In terms of the reception of the works – what little reception there has been has been confined within “disciplines” (film, fine art, novel). The unsatisfactory quality of the individual works has been often spoken about by reviewers and perceived as a problem. It is the problematising of the disciplines that is of course the real nature of the work, that exists autonomously outside of these generic conventions whilst at the same time inhabiting, or disguising itself as, examples of these generic disciplines. This larger, over-arching goal of mimetically engaging existing disciplines I got from watching Invasion of the Body Snatchers (the original 1950s film of the novel). The novel had made a huge impact on me when I was a teenager and the film was a lightning bolt of clarity. One of the first works I made at the film academy, THE SOLIPSIST, in 1990, samples fragments from this science-fiction classic, and serves as an architectural blueprint for the entire sculptural process that my work is. One day some gnarly, hardened art critic will toil over the work, discover THE SOLIPSIST, and yell “Eureka, I have found it!”. Until then I will keep on putting the pieces out in silence and darkness. Perhaps it is better this way…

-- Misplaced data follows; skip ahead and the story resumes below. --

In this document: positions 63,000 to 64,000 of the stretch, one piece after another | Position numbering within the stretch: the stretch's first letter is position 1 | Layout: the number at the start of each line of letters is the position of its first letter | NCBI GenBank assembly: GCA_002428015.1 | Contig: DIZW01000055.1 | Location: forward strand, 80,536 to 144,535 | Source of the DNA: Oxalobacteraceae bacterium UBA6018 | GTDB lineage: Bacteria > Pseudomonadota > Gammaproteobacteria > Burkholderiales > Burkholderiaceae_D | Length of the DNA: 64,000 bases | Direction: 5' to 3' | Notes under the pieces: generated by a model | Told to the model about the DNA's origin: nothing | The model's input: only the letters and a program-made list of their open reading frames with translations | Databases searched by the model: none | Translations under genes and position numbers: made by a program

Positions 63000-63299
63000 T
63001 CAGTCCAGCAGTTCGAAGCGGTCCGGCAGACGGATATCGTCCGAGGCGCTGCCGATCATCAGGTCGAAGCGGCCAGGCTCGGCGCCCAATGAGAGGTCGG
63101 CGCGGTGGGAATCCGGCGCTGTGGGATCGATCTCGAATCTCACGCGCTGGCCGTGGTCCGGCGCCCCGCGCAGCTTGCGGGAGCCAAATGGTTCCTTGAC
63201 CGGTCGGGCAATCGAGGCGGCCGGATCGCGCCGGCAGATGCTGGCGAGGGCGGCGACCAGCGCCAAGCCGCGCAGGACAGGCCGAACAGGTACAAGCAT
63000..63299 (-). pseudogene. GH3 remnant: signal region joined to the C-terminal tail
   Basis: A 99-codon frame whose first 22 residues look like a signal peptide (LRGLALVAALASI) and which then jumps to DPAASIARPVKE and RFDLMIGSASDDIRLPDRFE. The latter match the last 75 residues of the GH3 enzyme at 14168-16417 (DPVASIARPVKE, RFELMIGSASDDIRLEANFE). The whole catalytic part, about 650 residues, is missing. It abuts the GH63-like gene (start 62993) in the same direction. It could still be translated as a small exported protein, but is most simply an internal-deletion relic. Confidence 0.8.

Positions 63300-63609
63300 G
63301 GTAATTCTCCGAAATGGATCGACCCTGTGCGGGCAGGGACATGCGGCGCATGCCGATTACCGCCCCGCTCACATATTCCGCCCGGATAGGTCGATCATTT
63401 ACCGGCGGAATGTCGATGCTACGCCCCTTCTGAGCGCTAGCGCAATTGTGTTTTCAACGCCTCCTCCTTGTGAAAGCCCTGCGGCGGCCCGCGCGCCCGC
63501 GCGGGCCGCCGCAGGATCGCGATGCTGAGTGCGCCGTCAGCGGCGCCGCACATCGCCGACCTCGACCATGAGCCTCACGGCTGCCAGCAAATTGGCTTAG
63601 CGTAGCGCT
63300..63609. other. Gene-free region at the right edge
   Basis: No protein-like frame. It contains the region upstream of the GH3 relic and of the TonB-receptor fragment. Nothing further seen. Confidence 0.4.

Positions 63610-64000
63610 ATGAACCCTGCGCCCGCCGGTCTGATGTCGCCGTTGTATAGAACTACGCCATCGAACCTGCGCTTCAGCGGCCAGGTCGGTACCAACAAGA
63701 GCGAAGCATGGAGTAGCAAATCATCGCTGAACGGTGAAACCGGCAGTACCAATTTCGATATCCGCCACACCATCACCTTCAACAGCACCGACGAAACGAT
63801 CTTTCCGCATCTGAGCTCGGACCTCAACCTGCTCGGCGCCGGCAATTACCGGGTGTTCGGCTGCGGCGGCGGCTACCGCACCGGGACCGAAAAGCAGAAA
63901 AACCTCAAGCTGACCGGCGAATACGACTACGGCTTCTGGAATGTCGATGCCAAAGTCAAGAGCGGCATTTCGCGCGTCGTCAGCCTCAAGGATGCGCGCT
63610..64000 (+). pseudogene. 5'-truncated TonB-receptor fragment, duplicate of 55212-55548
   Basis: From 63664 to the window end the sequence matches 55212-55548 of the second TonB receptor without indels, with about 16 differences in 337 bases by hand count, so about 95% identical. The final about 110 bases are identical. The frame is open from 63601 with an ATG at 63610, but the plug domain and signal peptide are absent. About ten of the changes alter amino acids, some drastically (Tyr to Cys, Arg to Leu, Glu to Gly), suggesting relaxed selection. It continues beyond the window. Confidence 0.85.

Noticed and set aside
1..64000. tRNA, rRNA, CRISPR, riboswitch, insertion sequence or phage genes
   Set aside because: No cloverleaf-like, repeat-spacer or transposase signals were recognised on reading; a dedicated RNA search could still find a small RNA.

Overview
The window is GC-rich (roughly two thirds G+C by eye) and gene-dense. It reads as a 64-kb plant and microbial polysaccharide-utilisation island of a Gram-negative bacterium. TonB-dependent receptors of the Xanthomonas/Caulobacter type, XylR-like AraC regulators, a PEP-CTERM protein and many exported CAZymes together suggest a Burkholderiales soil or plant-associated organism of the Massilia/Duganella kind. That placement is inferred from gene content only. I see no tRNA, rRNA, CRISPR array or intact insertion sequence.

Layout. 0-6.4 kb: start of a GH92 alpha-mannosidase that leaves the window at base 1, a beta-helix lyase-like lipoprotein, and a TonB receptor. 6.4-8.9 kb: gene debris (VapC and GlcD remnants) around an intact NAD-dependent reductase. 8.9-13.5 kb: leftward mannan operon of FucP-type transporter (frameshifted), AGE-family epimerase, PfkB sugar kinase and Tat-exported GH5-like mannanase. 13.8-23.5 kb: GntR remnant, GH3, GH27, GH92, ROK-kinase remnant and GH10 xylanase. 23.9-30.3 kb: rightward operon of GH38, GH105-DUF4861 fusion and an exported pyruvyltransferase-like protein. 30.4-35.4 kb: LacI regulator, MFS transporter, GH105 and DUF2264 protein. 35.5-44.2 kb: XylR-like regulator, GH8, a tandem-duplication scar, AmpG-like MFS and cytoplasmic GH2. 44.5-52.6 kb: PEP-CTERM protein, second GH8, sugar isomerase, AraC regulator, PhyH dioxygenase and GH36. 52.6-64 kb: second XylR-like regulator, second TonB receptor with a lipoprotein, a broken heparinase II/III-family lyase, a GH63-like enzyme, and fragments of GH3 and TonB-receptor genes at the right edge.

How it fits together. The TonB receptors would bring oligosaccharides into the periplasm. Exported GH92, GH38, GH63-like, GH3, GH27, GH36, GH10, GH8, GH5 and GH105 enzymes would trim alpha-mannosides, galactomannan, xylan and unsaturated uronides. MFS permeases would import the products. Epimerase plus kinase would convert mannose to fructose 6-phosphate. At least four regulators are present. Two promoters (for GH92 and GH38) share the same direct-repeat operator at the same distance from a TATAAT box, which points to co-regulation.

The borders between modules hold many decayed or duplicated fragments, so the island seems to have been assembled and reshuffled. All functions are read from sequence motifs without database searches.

aryan kaganof

October 8, 2006

the word sparkle

Filed under: kagavox — ABRAXAS @ 12:02 am